This serves as a notice for the lowering of the alert status of Pinatubo Volcano from Alert Level 1 (Low-level Unrest) to Alert Level 0 (Normal).
Since 1 July 2021, there has been a continued decline in earthquake activity and a return to baseline seismic parameters in Pinatubo Volcano.
A total of 104 volcanic earthquakes or an average of 2-3 events/day having magnitudes of ML0.8 to ML1.3 was recorded by the Pinatubo Volcano Network from 1 July to 11 August 2021. This is a significant decrease compared to the period from 28 January to 30 June 2021 when earthquake activity averaged 12-13 events/day and ranged in strength from ML 0.7 to ML3.2.
In addition, diffuse CO2 flux from the Pinatubo Crater lake, which is an indication of deep magma degassing, was measured at 263 tonnes/day in mid-April 2021, well within the background range of <1000 tonnes/day recorded since 2008.
Lastly, data from continuous GPS monitoring of the Pinatubo edifice that began in March 2021 indicate that ground deformation detected by InSAR data analysis for the period June 2020 to May 2021 is likely tectonic, rather than volcanic, in origin.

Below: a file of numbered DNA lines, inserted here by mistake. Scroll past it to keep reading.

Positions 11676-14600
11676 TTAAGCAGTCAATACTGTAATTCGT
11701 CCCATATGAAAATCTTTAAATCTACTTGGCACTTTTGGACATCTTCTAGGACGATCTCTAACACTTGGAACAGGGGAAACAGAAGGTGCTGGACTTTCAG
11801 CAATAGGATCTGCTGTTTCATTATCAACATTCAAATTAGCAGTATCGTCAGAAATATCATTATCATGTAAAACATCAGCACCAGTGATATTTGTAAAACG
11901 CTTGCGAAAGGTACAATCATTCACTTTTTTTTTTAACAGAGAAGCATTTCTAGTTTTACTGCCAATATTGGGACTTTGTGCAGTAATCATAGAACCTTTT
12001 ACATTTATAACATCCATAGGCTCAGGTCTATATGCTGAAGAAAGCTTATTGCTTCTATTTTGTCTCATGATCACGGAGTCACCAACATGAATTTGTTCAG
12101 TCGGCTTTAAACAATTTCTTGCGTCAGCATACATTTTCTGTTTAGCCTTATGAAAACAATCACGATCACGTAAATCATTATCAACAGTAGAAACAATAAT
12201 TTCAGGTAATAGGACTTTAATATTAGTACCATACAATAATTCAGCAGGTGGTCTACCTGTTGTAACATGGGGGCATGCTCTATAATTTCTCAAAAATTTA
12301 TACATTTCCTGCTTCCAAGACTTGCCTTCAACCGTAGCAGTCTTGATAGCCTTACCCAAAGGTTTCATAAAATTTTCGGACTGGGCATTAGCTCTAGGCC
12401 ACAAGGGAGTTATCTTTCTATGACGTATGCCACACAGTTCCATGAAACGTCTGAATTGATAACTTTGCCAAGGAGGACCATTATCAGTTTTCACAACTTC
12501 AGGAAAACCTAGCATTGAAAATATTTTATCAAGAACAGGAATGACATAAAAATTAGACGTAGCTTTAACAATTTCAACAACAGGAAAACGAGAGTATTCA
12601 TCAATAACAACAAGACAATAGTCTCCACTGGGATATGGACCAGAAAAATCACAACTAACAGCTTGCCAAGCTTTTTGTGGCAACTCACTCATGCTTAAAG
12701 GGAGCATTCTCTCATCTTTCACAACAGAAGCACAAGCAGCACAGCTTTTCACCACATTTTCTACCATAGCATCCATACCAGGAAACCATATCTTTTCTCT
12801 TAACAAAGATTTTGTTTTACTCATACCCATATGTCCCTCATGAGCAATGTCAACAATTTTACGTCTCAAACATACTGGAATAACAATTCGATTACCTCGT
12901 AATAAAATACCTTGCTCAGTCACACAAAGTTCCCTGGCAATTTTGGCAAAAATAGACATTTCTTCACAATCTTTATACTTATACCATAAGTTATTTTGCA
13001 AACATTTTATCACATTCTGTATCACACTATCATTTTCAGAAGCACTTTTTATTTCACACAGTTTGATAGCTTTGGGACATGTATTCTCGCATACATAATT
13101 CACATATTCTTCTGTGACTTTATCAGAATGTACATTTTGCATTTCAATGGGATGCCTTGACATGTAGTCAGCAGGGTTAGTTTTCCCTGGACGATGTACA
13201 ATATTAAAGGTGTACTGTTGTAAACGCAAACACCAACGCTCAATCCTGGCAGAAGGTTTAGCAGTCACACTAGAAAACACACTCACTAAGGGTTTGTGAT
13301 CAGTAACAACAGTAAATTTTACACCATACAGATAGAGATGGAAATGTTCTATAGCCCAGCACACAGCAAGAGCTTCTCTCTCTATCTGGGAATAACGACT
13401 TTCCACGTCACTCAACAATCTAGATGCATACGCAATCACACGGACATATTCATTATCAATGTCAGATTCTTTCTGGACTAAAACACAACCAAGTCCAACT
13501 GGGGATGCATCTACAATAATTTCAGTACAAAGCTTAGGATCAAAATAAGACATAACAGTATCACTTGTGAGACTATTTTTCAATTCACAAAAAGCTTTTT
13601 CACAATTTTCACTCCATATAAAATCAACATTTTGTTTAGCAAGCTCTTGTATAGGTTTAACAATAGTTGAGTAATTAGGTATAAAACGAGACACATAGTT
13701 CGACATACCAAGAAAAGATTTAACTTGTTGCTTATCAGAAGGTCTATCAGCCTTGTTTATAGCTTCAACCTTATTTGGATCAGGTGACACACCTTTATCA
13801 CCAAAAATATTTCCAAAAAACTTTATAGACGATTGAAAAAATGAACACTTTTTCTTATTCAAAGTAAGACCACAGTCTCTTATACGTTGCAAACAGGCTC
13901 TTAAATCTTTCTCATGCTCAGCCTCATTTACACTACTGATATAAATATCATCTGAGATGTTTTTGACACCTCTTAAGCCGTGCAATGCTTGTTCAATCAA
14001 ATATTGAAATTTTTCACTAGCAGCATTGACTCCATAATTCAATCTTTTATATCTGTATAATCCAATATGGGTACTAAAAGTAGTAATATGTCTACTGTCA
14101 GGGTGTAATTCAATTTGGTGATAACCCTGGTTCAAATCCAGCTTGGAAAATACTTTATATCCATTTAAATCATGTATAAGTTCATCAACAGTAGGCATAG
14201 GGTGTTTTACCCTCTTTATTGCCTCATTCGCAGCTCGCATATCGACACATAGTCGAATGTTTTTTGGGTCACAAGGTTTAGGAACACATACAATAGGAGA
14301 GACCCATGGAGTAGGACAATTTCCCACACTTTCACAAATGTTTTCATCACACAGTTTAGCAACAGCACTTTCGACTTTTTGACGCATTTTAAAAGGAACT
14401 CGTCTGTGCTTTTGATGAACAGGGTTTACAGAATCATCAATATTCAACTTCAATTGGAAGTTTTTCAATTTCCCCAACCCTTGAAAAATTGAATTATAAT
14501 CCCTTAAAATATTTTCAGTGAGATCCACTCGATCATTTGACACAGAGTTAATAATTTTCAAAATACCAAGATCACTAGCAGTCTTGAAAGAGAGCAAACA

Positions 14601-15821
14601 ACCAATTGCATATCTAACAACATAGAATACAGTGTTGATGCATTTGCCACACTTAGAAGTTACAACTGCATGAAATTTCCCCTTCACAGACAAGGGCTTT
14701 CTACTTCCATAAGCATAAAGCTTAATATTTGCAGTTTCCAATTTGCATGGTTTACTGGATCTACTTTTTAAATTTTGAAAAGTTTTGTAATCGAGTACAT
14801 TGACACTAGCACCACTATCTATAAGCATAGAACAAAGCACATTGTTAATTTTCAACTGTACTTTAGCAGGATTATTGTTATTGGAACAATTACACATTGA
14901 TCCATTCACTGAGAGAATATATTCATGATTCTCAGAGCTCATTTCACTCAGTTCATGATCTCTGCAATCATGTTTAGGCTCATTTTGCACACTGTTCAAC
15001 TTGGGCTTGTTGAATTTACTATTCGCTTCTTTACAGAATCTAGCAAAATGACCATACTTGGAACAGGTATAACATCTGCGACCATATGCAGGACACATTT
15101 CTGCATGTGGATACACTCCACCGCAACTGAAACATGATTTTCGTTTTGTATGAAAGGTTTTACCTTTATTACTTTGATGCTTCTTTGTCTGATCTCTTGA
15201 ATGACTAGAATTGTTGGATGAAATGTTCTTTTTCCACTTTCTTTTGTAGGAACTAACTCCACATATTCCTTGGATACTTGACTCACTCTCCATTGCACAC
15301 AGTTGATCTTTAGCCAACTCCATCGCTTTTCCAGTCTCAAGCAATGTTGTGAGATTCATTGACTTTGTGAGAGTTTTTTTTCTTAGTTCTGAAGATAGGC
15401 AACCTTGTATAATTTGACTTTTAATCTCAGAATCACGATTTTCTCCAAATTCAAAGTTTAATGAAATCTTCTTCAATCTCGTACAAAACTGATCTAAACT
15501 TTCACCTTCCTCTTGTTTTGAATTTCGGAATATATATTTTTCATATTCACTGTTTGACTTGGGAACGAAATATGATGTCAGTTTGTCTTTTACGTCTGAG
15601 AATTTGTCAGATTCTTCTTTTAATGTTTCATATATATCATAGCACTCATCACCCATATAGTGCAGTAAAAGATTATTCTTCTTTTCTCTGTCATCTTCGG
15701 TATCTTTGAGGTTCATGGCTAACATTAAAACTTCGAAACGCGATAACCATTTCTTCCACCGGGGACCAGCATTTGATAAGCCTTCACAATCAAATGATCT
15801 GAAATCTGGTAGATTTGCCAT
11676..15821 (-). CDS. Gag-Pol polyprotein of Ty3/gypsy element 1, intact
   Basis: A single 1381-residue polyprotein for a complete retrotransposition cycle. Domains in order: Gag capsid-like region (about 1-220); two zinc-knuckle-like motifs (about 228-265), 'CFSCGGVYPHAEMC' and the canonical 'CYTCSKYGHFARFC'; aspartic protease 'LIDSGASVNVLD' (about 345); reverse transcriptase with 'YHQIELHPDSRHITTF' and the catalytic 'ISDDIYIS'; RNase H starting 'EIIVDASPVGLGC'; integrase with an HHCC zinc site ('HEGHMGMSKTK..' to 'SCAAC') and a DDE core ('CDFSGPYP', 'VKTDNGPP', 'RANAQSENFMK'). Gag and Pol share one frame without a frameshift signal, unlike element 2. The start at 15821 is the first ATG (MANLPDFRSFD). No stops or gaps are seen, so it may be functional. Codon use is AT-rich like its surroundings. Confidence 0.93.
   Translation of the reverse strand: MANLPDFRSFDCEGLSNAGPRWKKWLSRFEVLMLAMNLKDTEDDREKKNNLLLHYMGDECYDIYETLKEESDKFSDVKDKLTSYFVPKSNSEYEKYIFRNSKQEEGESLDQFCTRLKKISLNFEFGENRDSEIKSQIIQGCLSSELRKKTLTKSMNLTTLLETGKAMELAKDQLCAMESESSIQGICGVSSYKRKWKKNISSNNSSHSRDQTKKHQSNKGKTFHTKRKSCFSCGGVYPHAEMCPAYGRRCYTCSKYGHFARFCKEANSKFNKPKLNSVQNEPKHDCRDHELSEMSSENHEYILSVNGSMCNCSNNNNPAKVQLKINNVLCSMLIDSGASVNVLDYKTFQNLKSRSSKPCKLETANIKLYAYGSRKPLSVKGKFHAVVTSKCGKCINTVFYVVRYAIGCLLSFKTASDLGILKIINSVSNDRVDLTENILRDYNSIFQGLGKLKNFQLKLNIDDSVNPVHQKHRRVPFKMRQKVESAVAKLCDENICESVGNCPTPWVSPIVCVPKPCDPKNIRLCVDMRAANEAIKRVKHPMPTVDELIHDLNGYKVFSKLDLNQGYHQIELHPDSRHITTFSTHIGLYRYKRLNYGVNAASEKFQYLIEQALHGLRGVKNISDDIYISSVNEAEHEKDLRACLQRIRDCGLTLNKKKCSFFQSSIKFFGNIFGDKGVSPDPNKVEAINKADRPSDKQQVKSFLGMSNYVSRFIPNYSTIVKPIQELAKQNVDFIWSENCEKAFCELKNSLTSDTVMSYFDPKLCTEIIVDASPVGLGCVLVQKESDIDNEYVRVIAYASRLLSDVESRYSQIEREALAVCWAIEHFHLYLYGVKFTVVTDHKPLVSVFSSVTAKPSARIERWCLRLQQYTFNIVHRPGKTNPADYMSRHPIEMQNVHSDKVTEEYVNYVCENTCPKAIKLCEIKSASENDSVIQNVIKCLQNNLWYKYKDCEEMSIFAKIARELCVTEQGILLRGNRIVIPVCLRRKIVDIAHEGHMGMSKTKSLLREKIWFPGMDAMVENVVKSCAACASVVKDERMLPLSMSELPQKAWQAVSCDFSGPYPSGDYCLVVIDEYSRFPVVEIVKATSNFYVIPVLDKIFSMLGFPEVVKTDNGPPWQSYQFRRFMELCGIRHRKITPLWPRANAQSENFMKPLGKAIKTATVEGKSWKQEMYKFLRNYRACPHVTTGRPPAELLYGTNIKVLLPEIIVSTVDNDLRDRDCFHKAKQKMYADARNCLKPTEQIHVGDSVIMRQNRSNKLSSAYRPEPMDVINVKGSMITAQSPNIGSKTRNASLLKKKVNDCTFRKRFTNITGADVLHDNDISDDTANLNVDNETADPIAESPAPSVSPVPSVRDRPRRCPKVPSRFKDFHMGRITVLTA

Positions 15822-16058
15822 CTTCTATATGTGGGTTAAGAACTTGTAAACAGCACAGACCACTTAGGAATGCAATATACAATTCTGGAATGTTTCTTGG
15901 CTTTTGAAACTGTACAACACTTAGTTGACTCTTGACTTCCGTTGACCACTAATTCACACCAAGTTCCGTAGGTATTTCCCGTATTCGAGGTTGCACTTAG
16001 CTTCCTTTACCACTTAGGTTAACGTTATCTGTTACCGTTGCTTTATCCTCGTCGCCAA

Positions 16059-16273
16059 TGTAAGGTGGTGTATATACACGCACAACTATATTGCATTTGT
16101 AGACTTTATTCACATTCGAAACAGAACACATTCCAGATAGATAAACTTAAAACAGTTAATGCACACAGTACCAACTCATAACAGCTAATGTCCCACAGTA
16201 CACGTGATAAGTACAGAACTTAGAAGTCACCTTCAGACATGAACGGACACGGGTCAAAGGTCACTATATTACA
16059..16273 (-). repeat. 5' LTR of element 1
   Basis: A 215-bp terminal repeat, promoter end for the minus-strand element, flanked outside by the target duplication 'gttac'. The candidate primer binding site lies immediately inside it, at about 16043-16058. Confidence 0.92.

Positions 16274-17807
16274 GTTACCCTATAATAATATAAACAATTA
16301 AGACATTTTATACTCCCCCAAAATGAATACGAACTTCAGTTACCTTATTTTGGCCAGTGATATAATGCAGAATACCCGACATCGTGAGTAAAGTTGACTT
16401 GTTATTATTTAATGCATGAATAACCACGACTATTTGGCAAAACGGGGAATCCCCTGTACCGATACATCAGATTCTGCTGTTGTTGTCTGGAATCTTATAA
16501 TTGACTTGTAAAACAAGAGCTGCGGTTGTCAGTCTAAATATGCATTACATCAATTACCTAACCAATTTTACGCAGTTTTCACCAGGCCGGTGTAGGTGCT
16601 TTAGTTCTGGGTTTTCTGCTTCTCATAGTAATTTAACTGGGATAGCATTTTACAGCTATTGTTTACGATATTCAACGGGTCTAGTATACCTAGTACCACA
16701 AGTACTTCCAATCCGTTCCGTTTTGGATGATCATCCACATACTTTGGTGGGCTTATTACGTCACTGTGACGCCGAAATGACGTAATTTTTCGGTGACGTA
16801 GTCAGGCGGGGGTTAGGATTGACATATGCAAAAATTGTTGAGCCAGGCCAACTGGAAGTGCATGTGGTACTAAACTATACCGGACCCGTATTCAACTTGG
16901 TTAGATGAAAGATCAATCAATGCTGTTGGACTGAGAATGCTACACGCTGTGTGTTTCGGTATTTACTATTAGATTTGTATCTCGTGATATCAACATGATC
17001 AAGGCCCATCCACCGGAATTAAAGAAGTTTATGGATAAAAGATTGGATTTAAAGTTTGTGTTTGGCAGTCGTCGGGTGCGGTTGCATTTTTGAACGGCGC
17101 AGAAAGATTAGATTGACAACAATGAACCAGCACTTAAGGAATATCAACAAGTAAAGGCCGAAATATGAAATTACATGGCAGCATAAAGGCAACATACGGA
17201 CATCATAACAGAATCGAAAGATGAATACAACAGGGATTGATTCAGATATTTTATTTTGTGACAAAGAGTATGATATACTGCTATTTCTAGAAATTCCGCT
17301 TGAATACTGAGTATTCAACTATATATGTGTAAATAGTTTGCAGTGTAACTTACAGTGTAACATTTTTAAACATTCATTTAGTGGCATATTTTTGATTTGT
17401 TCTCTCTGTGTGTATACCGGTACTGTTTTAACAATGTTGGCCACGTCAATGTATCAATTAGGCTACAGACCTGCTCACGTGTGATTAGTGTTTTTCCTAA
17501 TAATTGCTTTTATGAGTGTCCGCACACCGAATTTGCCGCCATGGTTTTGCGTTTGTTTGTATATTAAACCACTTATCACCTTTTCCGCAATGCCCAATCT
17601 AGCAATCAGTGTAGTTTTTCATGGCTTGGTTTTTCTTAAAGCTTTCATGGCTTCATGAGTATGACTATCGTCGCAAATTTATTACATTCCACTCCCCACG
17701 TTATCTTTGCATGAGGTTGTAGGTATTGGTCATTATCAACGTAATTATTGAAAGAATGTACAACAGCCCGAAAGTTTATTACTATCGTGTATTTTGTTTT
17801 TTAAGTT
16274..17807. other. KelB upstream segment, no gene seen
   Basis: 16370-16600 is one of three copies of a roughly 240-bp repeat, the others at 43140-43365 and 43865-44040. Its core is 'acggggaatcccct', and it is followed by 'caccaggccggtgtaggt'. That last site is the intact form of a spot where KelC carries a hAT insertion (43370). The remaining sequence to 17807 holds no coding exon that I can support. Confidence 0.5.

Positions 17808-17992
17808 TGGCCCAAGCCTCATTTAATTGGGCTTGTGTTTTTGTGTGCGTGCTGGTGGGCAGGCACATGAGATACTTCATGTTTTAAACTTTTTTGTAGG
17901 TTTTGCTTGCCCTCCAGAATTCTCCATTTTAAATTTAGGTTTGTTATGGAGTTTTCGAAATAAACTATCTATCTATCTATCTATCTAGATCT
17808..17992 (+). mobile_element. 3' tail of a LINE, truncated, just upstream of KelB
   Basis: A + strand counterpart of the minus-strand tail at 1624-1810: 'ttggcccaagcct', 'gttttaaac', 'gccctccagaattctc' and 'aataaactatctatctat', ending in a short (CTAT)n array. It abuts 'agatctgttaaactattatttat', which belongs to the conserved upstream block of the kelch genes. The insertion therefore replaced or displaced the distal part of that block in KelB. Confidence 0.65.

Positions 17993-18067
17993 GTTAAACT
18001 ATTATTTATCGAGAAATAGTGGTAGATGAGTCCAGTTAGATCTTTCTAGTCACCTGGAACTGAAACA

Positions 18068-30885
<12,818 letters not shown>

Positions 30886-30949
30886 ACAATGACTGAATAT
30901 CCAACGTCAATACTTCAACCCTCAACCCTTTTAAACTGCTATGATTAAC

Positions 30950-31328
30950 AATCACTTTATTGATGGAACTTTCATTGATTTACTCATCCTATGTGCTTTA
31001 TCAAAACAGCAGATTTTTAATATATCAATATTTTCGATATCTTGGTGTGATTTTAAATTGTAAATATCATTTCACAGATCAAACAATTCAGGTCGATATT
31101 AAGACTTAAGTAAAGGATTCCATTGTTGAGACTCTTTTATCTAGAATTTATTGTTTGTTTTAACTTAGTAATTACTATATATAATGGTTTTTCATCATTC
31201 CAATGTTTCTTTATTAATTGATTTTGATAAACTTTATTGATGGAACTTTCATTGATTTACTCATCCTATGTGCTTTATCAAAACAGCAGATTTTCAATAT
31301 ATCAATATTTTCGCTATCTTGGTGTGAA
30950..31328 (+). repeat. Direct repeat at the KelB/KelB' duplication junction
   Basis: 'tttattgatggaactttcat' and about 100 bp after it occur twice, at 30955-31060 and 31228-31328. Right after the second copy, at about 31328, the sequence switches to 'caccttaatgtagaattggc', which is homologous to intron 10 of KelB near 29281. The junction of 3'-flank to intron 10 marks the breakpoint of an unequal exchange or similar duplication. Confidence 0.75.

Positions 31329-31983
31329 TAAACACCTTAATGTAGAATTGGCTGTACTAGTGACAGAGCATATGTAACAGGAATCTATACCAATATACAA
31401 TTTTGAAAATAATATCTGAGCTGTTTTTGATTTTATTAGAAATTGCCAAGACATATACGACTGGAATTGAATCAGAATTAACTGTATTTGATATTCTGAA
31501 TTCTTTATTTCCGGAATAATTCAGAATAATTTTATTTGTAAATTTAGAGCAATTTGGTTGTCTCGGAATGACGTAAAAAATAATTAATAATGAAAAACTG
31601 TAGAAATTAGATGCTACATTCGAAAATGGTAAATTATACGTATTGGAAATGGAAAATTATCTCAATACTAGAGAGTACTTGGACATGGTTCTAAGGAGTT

In view of the above, PHIVOLCS-DOST is now lowering the alert status of Pinatubo Volcano from Alert Level 1 to Alert Level 0. This means observational parameters have returned to baseline levels and the volcano has returned to a period of quiescence.
Pinatubo Volcano now at Alert Level 0
However, in the event of a renewed increase in any one or combination of the above monitoring parameters, the alert status may step up once again to Alert Level 1. Entry into the Pinatubo Crater area must always be conducted with caution due to the perennial hazards of rockfalls, landslides and lethal expulsions of volcanic CO2.
Furthermore, people living in valleys and active river channels are cautioned to remain vigilant against sediment-laden streamflows and lahars in the event of prolonged and heavy rainfall. DOST-PHIVOLCS is closely monitoring the volcano’s condition and any new development will be relayed to all concerned.
Meanwhile, in the past 24-hour period, the Taal Volcano Network recorded one hundred forty-one (141) volcanic earthquakes, including one hundred twenty-one (121) volcanic tremor events having durations of two (2) to thirty (30) minutes, seventeen (17) low-frequency volcanic earthquakes, three (3) hybrid events, and low-level background tremor that has persisted since 07 July 2021.